He has explained for Softpedia that hackers are more opportunistic these days and choose to simply exploit the “IT equivalent of an open window in an otherwise locked building,” weak passwords, staff information that’s easy to obtain, and open wireless network connections.
Galindo mentions that while reports so far have indicated that the hacking incident was facilitated by the lax employee data security, there could be more to the story, varying from weak and easily discoverable passwords to exploitation of insecure network devices in order to breach a system without raising any red flags.
Unfortunately, eBay won’t be the last company to fall prey to hack attacks that exploit the weak employee security practices, but this can serve as a learning point for any business.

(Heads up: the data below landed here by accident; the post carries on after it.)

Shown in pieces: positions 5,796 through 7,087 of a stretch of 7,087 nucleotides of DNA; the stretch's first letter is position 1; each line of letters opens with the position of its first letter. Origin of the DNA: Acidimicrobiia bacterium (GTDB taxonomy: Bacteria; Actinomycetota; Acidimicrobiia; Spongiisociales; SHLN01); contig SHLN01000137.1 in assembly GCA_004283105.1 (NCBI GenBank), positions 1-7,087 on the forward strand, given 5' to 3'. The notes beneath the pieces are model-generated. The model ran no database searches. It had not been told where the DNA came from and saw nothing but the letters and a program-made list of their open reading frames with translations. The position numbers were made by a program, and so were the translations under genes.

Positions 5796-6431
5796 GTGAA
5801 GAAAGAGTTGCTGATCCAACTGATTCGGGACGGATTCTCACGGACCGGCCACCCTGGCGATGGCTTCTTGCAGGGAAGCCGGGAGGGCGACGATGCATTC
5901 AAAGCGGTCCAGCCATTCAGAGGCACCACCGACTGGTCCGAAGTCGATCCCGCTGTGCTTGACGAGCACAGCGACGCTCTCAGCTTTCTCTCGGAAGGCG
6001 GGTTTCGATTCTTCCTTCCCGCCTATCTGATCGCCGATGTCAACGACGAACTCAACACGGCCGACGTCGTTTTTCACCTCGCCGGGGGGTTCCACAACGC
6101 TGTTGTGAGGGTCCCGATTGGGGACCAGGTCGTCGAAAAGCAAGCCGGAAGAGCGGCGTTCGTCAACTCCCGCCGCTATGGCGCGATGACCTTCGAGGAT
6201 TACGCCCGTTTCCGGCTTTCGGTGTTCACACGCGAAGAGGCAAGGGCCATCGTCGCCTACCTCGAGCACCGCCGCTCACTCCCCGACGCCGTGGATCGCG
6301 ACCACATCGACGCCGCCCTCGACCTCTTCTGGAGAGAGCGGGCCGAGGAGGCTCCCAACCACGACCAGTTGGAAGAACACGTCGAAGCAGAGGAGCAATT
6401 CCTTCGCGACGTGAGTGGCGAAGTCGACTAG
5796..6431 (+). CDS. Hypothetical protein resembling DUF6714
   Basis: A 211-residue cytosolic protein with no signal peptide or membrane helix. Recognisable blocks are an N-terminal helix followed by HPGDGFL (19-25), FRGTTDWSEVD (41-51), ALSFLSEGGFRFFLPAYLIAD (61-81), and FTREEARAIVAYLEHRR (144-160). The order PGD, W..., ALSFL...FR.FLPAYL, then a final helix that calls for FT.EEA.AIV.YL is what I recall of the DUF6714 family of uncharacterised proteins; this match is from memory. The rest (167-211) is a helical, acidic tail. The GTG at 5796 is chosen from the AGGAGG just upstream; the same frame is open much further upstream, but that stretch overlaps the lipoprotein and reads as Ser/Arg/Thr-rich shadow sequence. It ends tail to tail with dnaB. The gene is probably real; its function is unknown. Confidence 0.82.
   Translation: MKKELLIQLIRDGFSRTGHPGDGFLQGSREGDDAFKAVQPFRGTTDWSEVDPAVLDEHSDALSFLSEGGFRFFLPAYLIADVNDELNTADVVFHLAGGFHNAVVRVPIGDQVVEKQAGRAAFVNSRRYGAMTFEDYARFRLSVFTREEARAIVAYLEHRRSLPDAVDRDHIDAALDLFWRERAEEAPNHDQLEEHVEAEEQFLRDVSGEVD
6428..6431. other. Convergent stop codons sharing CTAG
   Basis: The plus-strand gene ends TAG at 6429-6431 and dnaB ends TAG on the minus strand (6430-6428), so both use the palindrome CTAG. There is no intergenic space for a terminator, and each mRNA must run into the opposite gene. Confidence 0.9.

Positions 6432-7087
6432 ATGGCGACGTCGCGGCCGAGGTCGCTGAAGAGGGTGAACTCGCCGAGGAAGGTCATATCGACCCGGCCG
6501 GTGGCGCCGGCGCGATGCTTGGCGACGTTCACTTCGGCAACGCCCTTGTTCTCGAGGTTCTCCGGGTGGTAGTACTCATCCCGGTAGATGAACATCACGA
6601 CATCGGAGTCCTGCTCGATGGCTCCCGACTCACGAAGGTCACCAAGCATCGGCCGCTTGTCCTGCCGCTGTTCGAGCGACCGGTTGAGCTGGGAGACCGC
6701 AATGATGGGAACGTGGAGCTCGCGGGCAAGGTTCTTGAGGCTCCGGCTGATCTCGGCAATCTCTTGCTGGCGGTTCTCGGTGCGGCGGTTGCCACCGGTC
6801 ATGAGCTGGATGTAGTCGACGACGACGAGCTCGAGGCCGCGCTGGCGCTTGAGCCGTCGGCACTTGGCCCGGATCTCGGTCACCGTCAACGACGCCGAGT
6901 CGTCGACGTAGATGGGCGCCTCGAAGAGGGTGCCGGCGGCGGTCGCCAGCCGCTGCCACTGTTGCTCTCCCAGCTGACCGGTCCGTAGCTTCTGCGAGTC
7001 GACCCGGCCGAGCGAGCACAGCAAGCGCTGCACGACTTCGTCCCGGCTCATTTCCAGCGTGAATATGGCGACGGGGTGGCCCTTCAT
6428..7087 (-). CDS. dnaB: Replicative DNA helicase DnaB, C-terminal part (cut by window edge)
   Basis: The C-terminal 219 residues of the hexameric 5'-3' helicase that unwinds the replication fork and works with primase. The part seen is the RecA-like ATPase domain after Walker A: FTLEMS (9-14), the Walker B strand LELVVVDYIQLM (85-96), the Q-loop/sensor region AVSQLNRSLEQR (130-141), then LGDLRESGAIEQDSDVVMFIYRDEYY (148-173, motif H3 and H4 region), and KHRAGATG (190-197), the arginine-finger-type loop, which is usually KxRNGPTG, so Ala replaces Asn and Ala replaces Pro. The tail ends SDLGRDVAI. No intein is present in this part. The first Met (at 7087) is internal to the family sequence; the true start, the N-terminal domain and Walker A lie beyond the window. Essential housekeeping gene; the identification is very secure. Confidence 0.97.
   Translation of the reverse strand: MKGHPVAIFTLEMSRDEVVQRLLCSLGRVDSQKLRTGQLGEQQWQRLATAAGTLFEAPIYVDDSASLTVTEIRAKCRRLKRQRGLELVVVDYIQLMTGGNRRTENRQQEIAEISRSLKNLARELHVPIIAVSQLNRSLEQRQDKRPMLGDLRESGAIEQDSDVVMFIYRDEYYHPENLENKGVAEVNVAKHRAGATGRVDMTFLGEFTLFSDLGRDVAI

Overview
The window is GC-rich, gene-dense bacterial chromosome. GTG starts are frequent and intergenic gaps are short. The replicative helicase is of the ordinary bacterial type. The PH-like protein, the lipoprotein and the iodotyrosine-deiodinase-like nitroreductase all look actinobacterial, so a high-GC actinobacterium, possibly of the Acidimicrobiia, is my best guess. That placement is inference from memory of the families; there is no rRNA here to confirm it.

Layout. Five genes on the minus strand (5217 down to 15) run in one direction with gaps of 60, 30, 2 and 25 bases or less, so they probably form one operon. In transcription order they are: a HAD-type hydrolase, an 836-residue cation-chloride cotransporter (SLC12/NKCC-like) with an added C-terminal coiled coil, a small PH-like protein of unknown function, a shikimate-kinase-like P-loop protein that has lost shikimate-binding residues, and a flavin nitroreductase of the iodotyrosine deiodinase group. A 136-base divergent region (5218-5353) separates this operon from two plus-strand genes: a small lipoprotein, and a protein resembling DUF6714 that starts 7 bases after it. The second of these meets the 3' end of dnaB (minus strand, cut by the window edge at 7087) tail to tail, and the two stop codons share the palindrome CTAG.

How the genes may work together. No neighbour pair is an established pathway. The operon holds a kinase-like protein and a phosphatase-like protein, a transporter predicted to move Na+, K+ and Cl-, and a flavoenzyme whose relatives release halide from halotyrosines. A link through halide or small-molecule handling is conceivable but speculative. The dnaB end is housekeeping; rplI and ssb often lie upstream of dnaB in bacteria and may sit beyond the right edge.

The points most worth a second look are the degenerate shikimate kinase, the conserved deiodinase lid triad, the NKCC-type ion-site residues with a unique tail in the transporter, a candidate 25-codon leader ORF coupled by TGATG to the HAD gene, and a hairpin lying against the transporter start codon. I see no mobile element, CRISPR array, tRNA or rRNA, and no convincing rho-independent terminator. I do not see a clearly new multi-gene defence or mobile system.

Regular password changes can be a solution, as well as the reeducation of the staff about the real risks associated with keeping passwords jotted down on a piece of paper that’s left around for anyone to find.
145 million accounts have been affected by the eBay hack that took place between late February and early March. Email addresses, passwords, and personal information have been stolen, but the passwords are supposed to be encrypted and there’s no indication thus far that the security layer was broken.